On the beach, a few kilometres downhill from the city centre, there are a set of basic bungalows which can be rented out just walking distance from the coast. Again, these are around the USD 30 mark, but for convenience, I would recommend staying in the town over the beach.

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Eat – Restaurants

The few hotels there are in Baucau serve breakfast and can cook up local dishes for lunch and dinner, while in the centre Restaurant Amalia offers a Portuguese style menu, and gets good reviews.

Expect to pay more at these places than walking out onto the streets and finding local eateries. There are a few local places on the main street serving meals for 1 or 2 US Dollars a plate. In the late afternoon, the street vendors all seem to come out in force, serving up BBQ style chicken amongst other tasty treats on the side of the road or from the back of motorbikes.

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Time – Seasonality & Schedules

East Timor is a tropical country and experiences wet and dry seasons. The wet season – December to May – can be extreme, and even access from Dili to Baucau can be difficult when it rains heavily. The best time to visit then is the dry season – June to November – and particularly the end of the dry season when the beaches and coral are at their most aesthetic.

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Safety – Possible risks

Baucau is a very safe city to visit. The locals are friendly and intrigued to see a foreign traveller exploring. The only real danger comes from the terrible roads, which in places leading to Baucau and around Baucau can be almost non-existent.

The beaches occasionally see Saltwater Crocodiles swimming near them, or bathing on the sands, however, this is rare. Be careful and follow the local warning signs. If no one is swimming, think twice about going in.

East Timor is a relatively new country, and consequently in the past has suffered from political disturbances. Keep aware of the news and be vigilant during elections.

Please Note: Travel inherently comes with an element of risk (just like crossing the road does). You are putting yourself in elements that are unfamiliar and foreign to your usual lifestyle and with that, become more susceptible to fall victim those who try to play off those unfamiliar to their local scams. There are also potential dangers in the environments to which you may not be accustomed to.

Please take extra care in travelling, ensure that you have adequate medical insurance (accidents seem to happen when you least expect them), and have let a trusted colleague, family member or friend know your whereabouts and activities.

Where Sidewalks End travel advises you to travel at your own risk, and to be extra aware of your surroundings (without letting it spoiling your time).

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Pay – How much does it cost?

The main currency in East Timor is actually the US Dollar, although this is split into Centavos, which are local coins. 100 Centavos is equal to 1 US Dollar. In Baucau, there are no ATMs – at least none that I could see, or find – so it is essential that you bring enough cash with you from Dili, the capital, to cover your stay.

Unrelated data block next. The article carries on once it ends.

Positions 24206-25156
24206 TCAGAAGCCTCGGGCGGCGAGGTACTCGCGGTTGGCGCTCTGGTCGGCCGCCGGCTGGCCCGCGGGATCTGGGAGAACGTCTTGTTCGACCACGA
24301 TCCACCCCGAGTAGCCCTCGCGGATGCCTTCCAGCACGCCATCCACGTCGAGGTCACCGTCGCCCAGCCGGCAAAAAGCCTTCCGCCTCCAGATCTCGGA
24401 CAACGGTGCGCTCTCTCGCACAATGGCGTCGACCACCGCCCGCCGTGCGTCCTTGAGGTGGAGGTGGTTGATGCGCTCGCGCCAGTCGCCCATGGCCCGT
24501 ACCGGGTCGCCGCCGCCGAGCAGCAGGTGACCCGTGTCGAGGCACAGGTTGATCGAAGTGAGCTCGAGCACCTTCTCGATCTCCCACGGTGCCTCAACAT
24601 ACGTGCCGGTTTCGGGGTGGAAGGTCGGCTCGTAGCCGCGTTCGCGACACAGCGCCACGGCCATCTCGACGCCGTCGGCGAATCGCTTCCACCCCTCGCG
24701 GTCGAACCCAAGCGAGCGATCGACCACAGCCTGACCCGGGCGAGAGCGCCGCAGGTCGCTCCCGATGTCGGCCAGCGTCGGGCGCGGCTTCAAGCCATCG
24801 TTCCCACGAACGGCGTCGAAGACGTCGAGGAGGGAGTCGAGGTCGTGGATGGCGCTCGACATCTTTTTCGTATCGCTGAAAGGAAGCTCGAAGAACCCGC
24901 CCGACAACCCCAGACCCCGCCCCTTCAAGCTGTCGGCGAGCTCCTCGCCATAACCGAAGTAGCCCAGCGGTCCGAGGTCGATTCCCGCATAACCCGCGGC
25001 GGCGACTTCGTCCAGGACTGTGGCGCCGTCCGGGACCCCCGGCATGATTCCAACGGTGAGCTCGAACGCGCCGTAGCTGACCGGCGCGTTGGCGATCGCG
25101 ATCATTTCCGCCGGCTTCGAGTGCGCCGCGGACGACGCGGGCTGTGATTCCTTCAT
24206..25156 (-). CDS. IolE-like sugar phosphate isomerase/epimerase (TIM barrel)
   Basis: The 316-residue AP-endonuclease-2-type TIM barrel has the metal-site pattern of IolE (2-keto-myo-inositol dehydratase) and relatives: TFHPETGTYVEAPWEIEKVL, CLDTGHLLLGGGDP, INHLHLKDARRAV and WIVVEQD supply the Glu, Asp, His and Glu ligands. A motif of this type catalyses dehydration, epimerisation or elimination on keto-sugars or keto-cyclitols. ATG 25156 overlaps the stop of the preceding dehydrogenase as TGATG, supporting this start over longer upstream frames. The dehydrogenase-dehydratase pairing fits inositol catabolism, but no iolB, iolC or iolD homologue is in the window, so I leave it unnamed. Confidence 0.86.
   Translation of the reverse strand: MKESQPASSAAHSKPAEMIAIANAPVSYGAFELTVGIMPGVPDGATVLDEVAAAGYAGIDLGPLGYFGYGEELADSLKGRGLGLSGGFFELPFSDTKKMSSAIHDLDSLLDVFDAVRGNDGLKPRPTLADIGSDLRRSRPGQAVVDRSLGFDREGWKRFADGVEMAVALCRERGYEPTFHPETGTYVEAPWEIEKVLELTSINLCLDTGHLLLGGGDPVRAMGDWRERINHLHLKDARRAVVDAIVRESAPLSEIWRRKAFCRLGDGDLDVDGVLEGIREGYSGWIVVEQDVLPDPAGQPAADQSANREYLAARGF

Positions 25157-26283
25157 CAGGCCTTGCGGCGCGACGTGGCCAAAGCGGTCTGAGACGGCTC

In Dili, there are ATMs in various parts of the city – particularly at Timor Plaza – dispensing US Dollars.

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Responsible Travel – Best Practices

The best way to travel responsibly in Baucau is to support the local businesses and families. Just visiting helps on this level, as there are only very limited economic opportunities for locals in the area, they will appreciate you staying in their hotels, homestays and eating at their restaurants. Make the most of your experience by learning as much as you can about this intriguing yet unknown city and the people that call it home.

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Reality Check – Be Aware

East Timor is still incredibly new to the world of tourism. Few visitors actually visit the country and those that do tend to stay in Dili, rather than branching out to other destinations such as Baucau.

This is in part due to there being very little information available for travellers who want to explore outside of Dili, very little English is spoken – if you know Bahasa Indonesian or Portuguese you may have an advantage – and infrastructure is poor. There’s no WiFi, public transport is infrequent and the road from Dili is always under construction. It’s a challenge to travel to Baucau and further afield, even with your own transport, but it really is a place untouched by tourism – one of the last remaining in Southeast Asia that can really be explored.

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JOIN US! WSE Travel Packages

This sounds like quite the adventure, right? We thought so too! Though we realize it can be pretty intimidating to get out there into the world on your own, especially when travelling to some of these off the beaten path locations. We love it when our readers give it a shot and try it for themselves! In fact, please leave us feedback if you do!! If trying something ‘this’ adventurous on your own is just a bit outside of your comfort zone, WSE Travel is here to help!

Follow this link for our ‘Choose Your Own Adventure’ Tours – packages that are highly personalized and tailored at your request.

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Have you ever been to a city that had a really unique historical or cultural feature? Where was it and what made it so unique?

Please feel free to share your stories and thoughts in the comment section below!